Cost of piloting EMR system

By Dr. Sachin Atre | 18 Nov, 2013

I want to design and pilot test EMR system for two areas (a rural and an urban Tuberculosis unit) in one of the States of India. If Annual TB case notification is about 123 per 100000 per year in one unit and another 90 per 100000, then what would be the estimated overall cost for developing and managing the EMR for these patients for 1 year? Can anybody advise on this with some breakup? Thanks



Dave Wyant Replied at 1:45 PM, 18 Nov 2013

The cost of an EHR varies greatly depending on your starting point and the functionality you want. I can't give you an estimate, I don't know your local conditions. But as an example, in America when an EMR is purchased we might not need to add any hardware. Then, again, we might need significant new infrastructure and some kind of handheld devices. At one point , a few years back, everyone in the USA was worried about medical error, so they wanted EMR, CPOE and barcoding. Some providers already had one of these systems, so it changed their cost compared to other providers. You might think of the EHR as a hub. It provides data and receives data from many sources, and it is enhanced by and enhances those functions. As a starting point determine what functionality you want, and then determine what does that mean you will need to add in terms of software, hardware, and infrastructure.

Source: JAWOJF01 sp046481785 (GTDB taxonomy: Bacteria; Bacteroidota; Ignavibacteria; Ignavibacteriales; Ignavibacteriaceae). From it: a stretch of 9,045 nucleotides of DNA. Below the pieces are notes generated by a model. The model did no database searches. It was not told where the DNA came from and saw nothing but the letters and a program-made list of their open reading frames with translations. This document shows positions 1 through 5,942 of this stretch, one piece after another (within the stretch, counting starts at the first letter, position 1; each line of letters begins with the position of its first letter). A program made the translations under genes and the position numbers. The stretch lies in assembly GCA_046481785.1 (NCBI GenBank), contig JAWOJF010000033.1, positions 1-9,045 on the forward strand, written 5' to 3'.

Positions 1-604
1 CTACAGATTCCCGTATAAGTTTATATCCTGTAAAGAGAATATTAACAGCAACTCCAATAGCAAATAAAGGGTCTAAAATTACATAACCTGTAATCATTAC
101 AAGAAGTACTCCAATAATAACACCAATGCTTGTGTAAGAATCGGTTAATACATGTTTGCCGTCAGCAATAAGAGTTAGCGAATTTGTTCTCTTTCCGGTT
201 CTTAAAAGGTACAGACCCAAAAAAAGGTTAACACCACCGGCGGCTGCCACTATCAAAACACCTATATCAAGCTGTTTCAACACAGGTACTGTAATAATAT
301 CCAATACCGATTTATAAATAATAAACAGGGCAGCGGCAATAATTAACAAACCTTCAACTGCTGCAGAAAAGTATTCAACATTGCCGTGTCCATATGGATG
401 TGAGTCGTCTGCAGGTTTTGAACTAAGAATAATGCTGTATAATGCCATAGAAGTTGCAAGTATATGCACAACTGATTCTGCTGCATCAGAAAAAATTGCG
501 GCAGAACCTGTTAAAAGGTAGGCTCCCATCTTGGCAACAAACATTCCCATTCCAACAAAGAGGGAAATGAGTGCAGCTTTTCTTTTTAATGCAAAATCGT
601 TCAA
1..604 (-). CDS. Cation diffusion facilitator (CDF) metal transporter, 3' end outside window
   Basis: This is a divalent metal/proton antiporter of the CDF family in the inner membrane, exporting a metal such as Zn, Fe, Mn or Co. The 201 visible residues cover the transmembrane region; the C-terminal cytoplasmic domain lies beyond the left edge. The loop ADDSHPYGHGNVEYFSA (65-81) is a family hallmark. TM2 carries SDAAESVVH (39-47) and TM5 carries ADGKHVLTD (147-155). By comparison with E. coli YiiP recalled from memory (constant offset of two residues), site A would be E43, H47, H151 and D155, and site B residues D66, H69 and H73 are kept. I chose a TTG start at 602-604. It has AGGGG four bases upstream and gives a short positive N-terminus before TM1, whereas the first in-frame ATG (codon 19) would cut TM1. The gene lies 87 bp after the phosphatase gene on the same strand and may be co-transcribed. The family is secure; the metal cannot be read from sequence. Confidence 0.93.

dian marandola Replied at 1:48 PM, 18 Nov 2013

I consider assessment and cost projections for E H R in three chuncks: pre implmentation, implementation and post implementation.
At Pre: consider your current costs of managing this patient population and how E H R may assist in meeting the management needs. I am inclined to see urban and rural important variables in this phase.
-consider what your current workflows are and how a given E H R would best support your process
-consider what kind of infrastructure your organization currently has in place.
Implementation: staff training needs: general and "superusers"
post implementation: ongoing hardward costs; ongoing software costs
-maximize the functionality of whatever product you invest in through staff training and report writing

Dr. Sachin Atre Replied at 2:31 PM, 18 Nov 2013

Thanks to both of you for adding important points. Just to elaborate further, I am initially looking for a very basic EMR system for keeping track of the patients, their medications supply and want to see how it functions, whether this kind of system is acceptable to the health care providers as well as for patients. Currently no EMR system exists, and people are largely unaware about EMR system. In some areas internet access is poor or lacking. I hope once these issues are tackled, scale up can be thought of.

dian marandola Replied at 2:45 PM, 18 Nov 2013

I think you may want to move over to the TB experts and see the kinds of tools that they recommend.